Communication is the forgotten element of crisis risk management and without proper planning and preparation; any crisis can derail a business according to an American expert.
Bob Jenson, who has led US government communications after the Haiti earthquake, Deepwater Horizon oil spill and Hurricane Sandy, has over 30 years’ experience in crisis communication and believes that crisis communication is key for all businesses.
“In my work with national, state and local governments and the private sector, very few actually have adequate crisis communication planning. The result is that when a crisis or disaster happens, they are totally unprepared and lose precious hours, even days, trying to decide what to do. By then their businesses and reputations are damaged and public confidence is lost,” Jenson said.
Jenson is touring Australia in a series of events organised by the Risk Management Institution of Australia (RMIA) and will be speaking in Sydney, Canberra, Melbourne Adelaide, Perth and Brisbane.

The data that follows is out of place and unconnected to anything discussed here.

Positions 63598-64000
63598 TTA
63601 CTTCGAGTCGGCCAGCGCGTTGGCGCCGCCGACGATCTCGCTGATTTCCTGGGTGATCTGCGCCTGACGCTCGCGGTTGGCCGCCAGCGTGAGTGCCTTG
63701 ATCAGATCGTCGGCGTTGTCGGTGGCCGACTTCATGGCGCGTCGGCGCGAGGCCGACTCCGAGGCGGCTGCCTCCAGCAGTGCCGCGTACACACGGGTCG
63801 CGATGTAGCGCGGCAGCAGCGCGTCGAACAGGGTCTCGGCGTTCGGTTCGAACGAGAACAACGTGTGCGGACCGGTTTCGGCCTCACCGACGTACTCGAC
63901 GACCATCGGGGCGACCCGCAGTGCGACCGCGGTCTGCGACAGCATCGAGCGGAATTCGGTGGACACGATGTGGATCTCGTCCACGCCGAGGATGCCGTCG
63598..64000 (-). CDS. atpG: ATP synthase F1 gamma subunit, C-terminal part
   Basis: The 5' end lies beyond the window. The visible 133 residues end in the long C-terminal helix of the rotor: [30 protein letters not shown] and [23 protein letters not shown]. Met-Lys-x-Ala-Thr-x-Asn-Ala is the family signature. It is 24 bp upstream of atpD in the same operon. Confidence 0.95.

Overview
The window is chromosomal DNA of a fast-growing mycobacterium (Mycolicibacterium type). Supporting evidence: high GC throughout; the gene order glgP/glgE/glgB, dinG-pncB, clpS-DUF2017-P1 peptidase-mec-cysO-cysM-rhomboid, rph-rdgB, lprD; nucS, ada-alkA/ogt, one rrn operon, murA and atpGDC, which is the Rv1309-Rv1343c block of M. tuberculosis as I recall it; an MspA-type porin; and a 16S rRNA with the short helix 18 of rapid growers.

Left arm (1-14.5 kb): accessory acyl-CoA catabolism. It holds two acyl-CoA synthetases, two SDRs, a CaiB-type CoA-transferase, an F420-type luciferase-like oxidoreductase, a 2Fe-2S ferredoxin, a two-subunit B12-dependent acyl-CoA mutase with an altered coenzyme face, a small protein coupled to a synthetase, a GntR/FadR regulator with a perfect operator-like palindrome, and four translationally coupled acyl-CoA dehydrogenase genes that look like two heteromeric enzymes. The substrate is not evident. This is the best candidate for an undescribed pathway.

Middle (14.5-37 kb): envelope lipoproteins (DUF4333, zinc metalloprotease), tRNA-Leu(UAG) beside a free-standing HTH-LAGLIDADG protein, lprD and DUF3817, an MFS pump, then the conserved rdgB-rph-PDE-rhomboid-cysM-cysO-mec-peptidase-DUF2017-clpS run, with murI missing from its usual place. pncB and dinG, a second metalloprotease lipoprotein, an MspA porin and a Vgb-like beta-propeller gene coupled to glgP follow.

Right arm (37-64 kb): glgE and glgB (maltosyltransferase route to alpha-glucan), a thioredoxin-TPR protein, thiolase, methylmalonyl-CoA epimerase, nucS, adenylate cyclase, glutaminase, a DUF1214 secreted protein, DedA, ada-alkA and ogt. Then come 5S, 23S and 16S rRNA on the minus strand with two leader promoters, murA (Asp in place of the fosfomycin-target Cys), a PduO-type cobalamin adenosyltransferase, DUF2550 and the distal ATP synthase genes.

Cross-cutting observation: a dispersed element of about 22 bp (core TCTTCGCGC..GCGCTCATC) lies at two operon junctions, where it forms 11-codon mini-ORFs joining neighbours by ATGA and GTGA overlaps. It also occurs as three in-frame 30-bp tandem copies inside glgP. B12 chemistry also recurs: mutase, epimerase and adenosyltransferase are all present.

Cyber security has evolved into one of the biggest potential risk for businesses and the lackadaisical approach that many organisations take toward crisis planning leaves them open to disaster.
“Most companies are woefully unprepared.”
“I highly recommend companies get a reputable company to help them out. Even if they pay $100,000 now for training and preparing plans to deal with crises, it can save millions of dollars later, should an incident occur that could spur law suits, lost reputations and lost business.”
Jenson’s tour of Australia begins on February 26 in Sydney.